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Remaining North Dakota deer samples CWD-negative

From the North Dakota Game and Fish Department

-- The remaining 3,600 North Dakota deer samples that were tested for chronic wasting disease are negative, according to Dr. Dan Grove, wildlife veterinarian for the State Game and Fish Department.
   
In all, more than 4,200 targeted and hunter-harvested samples from 2010 were sent to a lab at Michigan State University. One mule deer taken last fall in unit 3F2 in western Grant County tested positive for CWD, the second positive sample taken from a North Dakota animal. The first was taken during the deer gun season in 2009, also from a mule deer in unit 3F2.
   
The hunter-harvested surveillance program annually collects samples from hunter-harvested deer in specific regions of the state. In addition to unit 3F2, samples during the 2010 deer gun season were collected from units in the eastern third of the state.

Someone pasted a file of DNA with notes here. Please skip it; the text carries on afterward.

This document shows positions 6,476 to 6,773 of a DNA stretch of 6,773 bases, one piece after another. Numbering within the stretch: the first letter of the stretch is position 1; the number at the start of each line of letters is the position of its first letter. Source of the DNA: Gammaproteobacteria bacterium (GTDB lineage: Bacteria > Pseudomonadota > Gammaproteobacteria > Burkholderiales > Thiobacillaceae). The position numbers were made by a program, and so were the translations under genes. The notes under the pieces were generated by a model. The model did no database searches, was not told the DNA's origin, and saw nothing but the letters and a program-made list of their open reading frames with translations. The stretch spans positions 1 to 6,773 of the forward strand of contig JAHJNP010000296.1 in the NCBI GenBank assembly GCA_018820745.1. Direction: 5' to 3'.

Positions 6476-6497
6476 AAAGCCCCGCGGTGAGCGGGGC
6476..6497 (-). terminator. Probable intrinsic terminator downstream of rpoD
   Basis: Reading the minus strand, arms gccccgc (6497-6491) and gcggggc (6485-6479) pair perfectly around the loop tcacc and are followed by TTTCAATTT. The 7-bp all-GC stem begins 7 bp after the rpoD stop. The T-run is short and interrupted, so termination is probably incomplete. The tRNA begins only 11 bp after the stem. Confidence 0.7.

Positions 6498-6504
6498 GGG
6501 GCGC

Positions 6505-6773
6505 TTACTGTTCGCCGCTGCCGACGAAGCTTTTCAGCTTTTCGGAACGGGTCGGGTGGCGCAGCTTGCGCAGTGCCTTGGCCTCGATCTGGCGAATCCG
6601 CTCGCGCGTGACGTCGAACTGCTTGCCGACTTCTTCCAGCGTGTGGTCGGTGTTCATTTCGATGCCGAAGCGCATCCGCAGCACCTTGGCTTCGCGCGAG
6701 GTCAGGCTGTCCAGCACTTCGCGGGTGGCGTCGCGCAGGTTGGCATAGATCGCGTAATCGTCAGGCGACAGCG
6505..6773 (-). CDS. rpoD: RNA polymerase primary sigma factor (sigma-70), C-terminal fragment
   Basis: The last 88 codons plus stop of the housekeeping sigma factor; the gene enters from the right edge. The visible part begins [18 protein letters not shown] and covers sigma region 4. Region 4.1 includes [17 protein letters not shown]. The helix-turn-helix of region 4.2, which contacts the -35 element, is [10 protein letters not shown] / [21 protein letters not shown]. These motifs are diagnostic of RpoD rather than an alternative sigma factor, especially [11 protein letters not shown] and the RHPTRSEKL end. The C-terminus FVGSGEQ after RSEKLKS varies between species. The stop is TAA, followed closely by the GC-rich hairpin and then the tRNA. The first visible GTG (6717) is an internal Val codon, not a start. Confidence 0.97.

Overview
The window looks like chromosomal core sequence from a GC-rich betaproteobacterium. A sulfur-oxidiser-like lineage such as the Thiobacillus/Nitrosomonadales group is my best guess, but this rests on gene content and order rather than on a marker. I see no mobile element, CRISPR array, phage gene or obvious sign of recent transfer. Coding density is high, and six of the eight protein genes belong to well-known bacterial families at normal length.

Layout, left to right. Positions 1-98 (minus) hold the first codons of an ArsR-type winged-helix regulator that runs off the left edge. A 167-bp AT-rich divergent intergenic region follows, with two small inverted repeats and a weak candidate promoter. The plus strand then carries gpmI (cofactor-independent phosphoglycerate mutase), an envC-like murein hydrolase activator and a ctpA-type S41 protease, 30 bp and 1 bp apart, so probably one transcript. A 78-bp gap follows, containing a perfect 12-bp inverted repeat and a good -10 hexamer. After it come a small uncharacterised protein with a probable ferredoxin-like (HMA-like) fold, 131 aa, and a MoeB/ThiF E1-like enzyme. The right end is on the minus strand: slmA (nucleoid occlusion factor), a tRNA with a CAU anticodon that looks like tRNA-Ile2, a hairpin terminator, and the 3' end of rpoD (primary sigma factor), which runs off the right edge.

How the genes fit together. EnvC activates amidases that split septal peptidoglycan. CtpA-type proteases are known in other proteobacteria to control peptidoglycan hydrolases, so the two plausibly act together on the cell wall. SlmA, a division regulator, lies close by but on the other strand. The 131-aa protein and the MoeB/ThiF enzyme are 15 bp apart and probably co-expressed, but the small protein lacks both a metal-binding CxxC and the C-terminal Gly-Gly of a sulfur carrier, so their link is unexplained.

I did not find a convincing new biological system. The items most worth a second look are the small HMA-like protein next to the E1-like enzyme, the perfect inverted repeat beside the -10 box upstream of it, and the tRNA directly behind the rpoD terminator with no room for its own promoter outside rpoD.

In addition to hunter-harvested deer, the Game and Fish Department has a targeted surveillance program that is an ongoing, year-round effort that tests animals found dead or sick.
   
Since the department's sampling efforts began in 2002, more than 20,000 deer, elk and moose have tested negative for CWD.
   
CWD affects the nervous system of members of the deer family and is always fatal. Scientists have found no evidence that CWD can be transmitted naturally to humans or livestock.

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